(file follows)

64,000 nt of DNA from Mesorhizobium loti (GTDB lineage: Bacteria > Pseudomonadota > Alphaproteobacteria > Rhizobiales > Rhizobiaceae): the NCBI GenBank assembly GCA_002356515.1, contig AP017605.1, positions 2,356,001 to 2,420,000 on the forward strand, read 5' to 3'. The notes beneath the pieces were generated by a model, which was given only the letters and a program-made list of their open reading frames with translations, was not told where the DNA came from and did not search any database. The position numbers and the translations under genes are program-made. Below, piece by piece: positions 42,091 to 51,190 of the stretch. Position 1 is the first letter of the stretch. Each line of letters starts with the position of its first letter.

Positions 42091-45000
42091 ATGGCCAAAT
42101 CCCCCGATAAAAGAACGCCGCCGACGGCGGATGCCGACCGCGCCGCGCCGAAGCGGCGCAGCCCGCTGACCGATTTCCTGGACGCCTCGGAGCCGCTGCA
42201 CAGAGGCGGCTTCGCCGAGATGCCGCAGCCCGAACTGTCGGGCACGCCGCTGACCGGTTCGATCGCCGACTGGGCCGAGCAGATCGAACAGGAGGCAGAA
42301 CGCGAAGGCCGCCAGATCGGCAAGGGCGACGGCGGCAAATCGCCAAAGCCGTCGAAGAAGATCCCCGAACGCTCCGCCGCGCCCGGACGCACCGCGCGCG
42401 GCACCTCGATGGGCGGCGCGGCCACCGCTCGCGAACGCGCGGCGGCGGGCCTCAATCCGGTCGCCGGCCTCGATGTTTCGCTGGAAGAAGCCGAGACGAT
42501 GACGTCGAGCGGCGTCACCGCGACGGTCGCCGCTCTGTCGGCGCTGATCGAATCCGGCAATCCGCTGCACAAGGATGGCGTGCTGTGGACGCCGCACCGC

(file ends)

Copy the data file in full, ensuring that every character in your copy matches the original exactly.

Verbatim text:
64,000 nt of DNA from Mesorhizobium loti (GTDB lineage: Bacteria > Pseudomonadota > Alphaproteobacteria > Rhizobiales > Rhizobiaceae): the NCBI GenBank assembly GCA_002356515.1, contig AP017605.1, positions 2,356,001 to 2,420,000 on the forward strand, read 5' to 3'. The notes beneath the pieces were generated by a model, which was given only the letters and a program-made list of their open reading frames with translations, was not told where the DNA came from and did not search any database. The position numbers and the translations under genes are program-made. Below, piece by piece: positions 42,091 to 51,190 of the stretch. Position 1 is the first letter of the stretch. Each line of letters starts with the position of its first letter.

Positions 42091-45000
42091 ATGGCCAAAT
42101 CCCCCGATAAAAGAACGCCGCCGACGGCGGATGCCGACCGCGCCGCGCCGAAGCGGCGCAGCCCGCTGACCGATTTCCTGGACGCCTCGGAGCCGCTGCA
42201 CAGAGGCGGCTTCGCCGAGATGCCGCAGCCCGAACTGTCGGGCACGCCGCTGACCGGTTCGATCGCCGACTGGGCCGAGCAGATCGAACAGGAGGCAGAA
42301 CGCGAAGGCCGCCAGATCGGCAAGGGCGACGGCGGCAAATCGCCAAAGCCGTCGAAGAAGATCCCCGAACGCTCCGCCGCGCCCGGACGCACCGCGCGCG
42401 GCACCTCGATGGGCGGCGCGGCCACCGCTCGCGAACGCGCGGCGGCGGGCCTCAATCCGGTCGCCGGCCTCGATGTTTCGCTGGAAGAAGCCGAGACGAT
42501 GACGTCGAGCGGCGTCACCGCGACGGTCGCCGCTCTGTCGGCGCTGATCGAATCCGGCAATCCGCTGCACAAGGATGGCGTGCTGTGGACGCCGCACCGC